In its special hearings into the role of the legal community the TRC found: “part of the reason for the longevity of apartheid was the superficial adherence to ‘rule by law’ by the National Party (NP), whose leaders craved the aura of legitimacy that ‘the law’ bestowed on their harsh injustice.”
The crisis of legitimacy in which South Africa’s legal institutions find themselves today, where ordinary citizens are for the most part excluded, disempowered, often ignored, is both a tragedy and a farce, with the result that law libraries burn on a regular basis, while persons such as Naidoo resort to the self-same platitudes and pseudo-scientific aphorisms associated with the apartheid regime.
Now is the time to revisit our nation’s foundation stone, the Bill of Rights and its democratic values. To reboot the TRC process, to put an end to impunity and to examine the struggle record, and to free students from the scourge of fees once and for all. It is not the time for ideological dissertations that lead nowhere except back to PW Botha, BJ Vorster and HF Verwoerd.
DURING the struggle I was active on campus. Following the campus unrest at UCT, similar in many respects to the current youth revolt against the system, I enrolled in a course in environmental geoscience whilst also studying politics. It became clear the way forward was to ‘politicise ecology and ecologise politics’, in fact this was the slogan of a small reading circle and green group back then, by the innocuous sounding name of Cape Town Ecology Group (CTEG).
CTEG went on to co-host the very first National Conference on Environment and Development, held at UWC in 1991, in conjunction with Ebrahim Rasool’s World Council on Religion and Peace.
Following the tumultuous year of 1988, and the terrible month of August in which the End Conscription Campaign, along with its duel campaigns against the war on the border, and alternative community service in the township, was banned, there arose, another green group by the name of Earthlife Africa. Initially a club from Wits had met the very same month in Yeoville, following the debacle, with the key person being Peter Lukey. At the invitation of fellow CTEG member Alfrieda Strauss, I attended a hastily convened meeting of several lefties and war resisters in a commune in Observatory, where Peter was in attendance. He had come down to Cape Town hoping to launch the movement nationally, and though aware of the activities of CTEG, wanted to take the campaign to a different level.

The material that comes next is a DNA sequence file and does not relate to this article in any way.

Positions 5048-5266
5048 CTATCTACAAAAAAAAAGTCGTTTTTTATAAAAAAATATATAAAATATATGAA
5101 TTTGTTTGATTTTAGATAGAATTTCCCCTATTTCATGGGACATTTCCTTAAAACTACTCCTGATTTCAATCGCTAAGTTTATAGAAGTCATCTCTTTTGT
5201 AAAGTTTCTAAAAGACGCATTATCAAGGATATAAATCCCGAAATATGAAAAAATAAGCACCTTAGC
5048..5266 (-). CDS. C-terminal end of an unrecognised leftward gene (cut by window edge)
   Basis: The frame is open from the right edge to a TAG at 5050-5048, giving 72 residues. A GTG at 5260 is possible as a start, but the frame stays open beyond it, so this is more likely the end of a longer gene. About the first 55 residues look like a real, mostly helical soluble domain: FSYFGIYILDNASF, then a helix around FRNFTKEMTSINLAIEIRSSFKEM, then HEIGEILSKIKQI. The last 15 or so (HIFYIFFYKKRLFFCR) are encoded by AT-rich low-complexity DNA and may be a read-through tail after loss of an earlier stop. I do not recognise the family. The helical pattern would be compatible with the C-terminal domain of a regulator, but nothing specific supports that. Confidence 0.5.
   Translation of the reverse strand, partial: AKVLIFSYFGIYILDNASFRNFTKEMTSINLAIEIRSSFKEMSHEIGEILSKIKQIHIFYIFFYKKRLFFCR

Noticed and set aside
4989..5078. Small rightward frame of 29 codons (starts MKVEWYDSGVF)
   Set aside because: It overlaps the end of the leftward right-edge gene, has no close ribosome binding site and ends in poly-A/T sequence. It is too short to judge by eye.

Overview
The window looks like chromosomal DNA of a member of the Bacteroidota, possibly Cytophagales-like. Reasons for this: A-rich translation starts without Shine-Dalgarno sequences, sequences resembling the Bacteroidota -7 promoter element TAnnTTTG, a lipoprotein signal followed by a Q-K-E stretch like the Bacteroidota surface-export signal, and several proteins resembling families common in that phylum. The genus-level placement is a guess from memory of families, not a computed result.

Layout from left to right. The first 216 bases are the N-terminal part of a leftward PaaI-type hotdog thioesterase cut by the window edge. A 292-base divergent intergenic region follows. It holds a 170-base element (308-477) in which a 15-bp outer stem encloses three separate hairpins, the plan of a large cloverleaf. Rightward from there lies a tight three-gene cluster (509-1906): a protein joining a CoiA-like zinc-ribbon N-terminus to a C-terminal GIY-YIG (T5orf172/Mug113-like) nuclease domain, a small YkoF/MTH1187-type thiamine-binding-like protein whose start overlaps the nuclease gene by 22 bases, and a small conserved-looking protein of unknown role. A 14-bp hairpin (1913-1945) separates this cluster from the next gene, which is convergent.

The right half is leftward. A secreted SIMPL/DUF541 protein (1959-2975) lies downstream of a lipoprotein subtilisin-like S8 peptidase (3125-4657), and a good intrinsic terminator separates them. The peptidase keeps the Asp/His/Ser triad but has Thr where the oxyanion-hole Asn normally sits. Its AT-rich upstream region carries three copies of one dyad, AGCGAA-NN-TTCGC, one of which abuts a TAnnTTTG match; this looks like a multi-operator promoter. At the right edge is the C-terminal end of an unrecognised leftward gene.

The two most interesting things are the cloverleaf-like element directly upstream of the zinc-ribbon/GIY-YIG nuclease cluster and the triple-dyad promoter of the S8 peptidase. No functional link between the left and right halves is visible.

It was thus that I found myself traveling in my volksie to Dal Josaphat to attend the inaugural congress of ELA the very next year, and the birth of an environmental justice movement, drawn from conservation groups, botanical societies and the ragtag remnants of the ECC, and whose members were predominantly white bearded males, all well-educated, middle class and armed with degrees, mostly from the natural and social sciences. ELA provided an outlet for banned individuals, and a cover for NUSAS affiliates and persons struggling under the whip of the security branch.
I had just launched the first edition of Kagenna Magazine, which was to become an eco-anarchist zine and was still then a bit of a campus rag, and had embarked on a furious letter writing campaign around the globe, calling for an end to apartheid, imploring publishers for assistance in my publishing project and networking on a variety of pressing issues. The artsy cover of our first issue designed by Nat Tardrew would inspire the ELA logo, I still remember the brief: We want to create the ‘Coca Cola of Environmentalism’, something which will catch the public eye and thrive! Needless to say we ended up with a sixties inspired brand which as I write this, has gone through at least one revision.
During a break in one of the Dal Jasophat sessions, we set about drafting the constitution of the Earthlife movement and formerly adopting the name.
Henk Coetzee and myself sat outdoors under the trees with a rather bemused Peter, pondering where to begin the epic. I opened a copy of the magazine I was plugging, and showed them both a page outlining the principles of the German Green Party. We used the document as a template, and arrived at a few key phrases. One, included the unleashing of human potential, which I thought would prevent the movement from turning into a mere political talkshop or pressure group. I am still proud of my small contribution, but saddened that despite the auspicious origins of the ELA constitution, the movement seems to have become exactly what I had predicted and feared.
It was then simply a bright, abundantly virtuous post-ECC green moment. The first time that the academic theories being discussed at CTEG, on campus and in other circles were actually being implemented. Lukey and I had initially wanted to start a branch of Greenpeace, and having written to both groups, one in the UK and another in Europe, we had both received word back: Don’t join us, start your own movement.